• A - to be absorbed has to be broken down into mono glutamate in GI tract with the help of folate conjugase
    • S - mainly liver, once transported into cell it is converted into polyglutamate form so it is trapped in cell
    • E- in ruine and bile
  47. 2 main folate deficiencies
    • megaloblastic anemia - larger than normal RBCs, unable to divide or make it out of bone marrow, aka macrocytic anemia
    • neural tube defects -> spina bifida or anencephaly
    • susceptible ppl = alcoholics and pregnant women bc increased rate of cell division and DNA synthesis in mother and baby
  48. 3 forms of vitamin B12
    • cyanocobalamin (free vitamin B12)
    • methylcobalamin (coenzyme form)
    • 5-deoxyadenosylcobalamin (coenzyme)
  49. only vitamin that contains cobalt
  50. functions of vitamin B12
    • formation of methionine and homocysteine AAs
    • coenzymes move 1-carbon groups in CTA, oxidation of FAs, folate metabolism
  51. sources of B12
    • animal products
    • vulnerable to heat
  52. ATSE for B12
    • A - free vitamin B12 binds to R-protein from salivary gland, released by HCL and pepsin in stomach, binds to IF, this complex binds to boarder cell receptors for absorption
    • about 50% absorbed
    • T - transcobalamin II binds to absorbed vitamin B12, transports it through portal vein, taken up by liver, bone marrow, RBCs
    • S - 50-90% of body’s supply is stored in liver
    • E - very little through bile, reabsorbed by enterohepatic circulation
  53. what can disrupt vitamin B12 absorption
    • absence or defective synthesis of R-protein, IF, or pancreatic proteases
    • defective binding to IF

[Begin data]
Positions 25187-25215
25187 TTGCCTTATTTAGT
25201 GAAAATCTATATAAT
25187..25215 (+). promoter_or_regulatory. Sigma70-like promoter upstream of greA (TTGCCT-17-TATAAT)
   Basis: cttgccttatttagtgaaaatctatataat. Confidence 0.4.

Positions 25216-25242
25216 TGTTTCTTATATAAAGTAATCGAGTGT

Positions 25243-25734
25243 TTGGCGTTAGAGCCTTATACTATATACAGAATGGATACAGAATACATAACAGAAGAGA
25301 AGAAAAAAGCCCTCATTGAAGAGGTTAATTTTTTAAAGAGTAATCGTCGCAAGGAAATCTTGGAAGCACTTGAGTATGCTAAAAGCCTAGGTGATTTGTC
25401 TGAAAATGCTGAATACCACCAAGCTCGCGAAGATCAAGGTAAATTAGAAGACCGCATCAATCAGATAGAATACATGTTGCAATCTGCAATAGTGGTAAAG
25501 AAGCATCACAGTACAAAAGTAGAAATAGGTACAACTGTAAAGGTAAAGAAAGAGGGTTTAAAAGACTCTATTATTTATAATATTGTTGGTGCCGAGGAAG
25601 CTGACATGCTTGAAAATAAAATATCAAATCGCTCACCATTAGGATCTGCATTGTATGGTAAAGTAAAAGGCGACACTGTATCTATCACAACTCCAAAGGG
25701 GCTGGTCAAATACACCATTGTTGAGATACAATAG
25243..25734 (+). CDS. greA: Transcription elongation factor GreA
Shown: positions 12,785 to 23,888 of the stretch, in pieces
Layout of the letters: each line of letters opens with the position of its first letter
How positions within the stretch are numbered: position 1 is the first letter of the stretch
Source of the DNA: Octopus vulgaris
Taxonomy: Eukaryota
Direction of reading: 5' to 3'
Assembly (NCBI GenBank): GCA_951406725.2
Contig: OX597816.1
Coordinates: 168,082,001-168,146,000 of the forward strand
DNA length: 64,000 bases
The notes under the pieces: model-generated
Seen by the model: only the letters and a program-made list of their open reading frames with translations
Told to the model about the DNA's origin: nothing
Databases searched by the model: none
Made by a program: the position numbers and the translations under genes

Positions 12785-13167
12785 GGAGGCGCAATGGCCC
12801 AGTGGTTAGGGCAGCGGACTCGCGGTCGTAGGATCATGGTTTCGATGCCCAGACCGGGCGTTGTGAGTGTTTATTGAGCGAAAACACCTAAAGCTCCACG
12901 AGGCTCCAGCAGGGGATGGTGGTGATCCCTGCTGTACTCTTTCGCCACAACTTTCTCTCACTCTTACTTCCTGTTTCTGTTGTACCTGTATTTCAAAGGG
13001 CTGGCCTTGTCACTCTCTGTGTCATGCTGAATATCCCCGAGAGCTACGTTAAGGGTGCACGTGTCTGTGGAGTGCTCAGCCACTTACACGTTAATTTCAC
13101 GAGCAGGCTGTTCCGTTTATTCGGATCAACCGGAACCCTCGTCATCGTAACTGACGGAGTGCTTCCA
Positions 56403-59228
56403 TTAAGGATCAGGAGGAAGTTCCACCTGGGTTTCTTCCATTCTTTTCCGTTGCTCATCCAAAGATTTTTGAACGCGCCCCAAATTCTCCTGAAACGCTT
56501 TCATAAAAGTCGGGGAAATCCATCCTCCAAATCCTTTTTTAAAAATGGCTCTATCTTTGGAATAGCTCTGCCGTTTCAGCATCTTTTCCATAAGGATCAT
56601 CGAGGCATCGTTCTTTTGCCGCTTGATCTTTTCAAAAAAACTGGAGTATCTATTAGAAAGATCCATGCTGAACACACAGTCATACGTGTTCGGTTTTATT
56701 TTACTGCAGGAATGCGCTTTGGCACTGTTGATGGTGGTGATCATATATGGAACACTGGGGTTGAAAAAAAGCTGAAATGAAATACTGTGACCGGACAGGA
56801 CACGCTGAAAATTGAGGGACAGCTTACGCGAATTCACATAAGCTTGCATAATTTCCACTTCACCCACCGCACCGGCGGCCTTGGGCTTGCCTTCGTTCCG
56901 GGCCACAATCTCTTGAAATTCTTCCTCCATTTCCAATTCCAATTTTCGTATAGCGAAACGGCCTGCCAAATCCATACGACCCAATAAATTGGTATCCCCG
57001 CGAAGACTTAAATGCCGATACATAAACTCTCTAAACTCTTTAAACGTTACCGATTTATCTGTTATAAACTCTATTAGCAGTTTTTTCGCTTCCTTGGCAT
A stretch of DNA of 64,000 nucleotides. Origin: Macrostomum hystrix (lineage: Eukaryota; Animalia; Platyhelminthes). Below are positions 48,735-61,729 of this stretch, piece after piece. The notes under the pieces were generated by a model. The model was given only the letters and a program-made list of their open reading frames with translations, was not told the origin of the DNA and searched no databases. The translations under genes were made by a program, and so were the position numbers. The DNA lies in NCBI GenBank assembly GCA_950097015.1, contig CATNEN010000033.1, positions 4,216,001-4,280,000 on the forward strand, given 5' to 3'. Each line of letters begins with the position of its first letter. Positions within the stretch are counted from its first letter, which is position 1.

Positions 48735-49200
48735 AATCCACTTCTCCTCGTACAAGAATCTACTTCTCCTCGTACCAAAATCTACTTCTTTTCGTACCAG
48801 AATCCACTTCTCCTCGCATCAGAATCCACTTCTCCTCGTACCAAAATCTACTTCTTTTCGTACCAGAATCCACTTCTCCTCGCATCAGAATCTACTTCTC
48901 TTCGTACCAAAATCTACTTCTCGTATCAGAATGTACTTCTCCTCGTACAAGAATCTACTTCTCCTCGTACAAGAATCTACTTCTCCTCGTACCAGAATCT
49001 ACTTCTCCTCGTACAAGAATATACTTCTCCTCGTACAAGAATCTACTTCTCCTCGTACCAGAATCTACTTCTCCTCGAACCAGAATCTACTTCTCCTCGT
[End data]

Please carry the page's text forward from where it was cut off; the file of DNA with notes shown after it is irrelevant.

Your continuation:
• removal of ileum or stomach
  54. 2 vitamin B12 deficiency diseases + treatment
    • pernicious anemia - decrease in RBS when body cant properly absorb B12 bc of lack of production of IF
    • macrocyctic anemia - too much homocysteine can damage endothelial cells
    • treatment = monthly injections, nasal gel, oral doses
  55. why is choline not a B vitamin
    bc it does not have coenzyme function
  56. function of choline
    • precursor for compounds that enable cell membranes to form
    • involved in export of VLDL from liver -> prevents it from accumulating in liver
    • assists in conversion of homocysteine to methionine -> another way to decrease homocysteine levels
  57. what is lecithin
    component of cell membranes that helps make myelin for nervous system
  58. food sources of choline
    • in form of lecithin
    • milk
    • liver
    • eggs
    • peanuts
    • animal sources are largest sources
  59. deficiency of choline
  60. ASE for choline
    • absorbed from SI via transport protein
    • all tissues store and contain choline
    • some excreted in urine
  61. two forms of vitamin C
    • ascorbic acid (reduced)
    • dehydroascorbic acid (oxidized)
  62. functions of vitamin C
    • antioxidant
    • collagen synthesis
    • enhances non heme iron absorption
  63. sources of vitamin C
    • fruit
    • veggies
    • fortified cereals
  64. ASE of vitamin C
    • A - by specific energy dependent transport system in SI, passive if intake is high, decreased absorption if intake is high
    • S - high content stored in pituitary and adrenal glands, WBC, brain, eyes
    • E - via kidneys
  65. vitamin C deficiency disorder
  66. what inhibits vitamin C absorption
    pectin and zinc
Card Set
chapter 13: water soluble vitamins
ch 13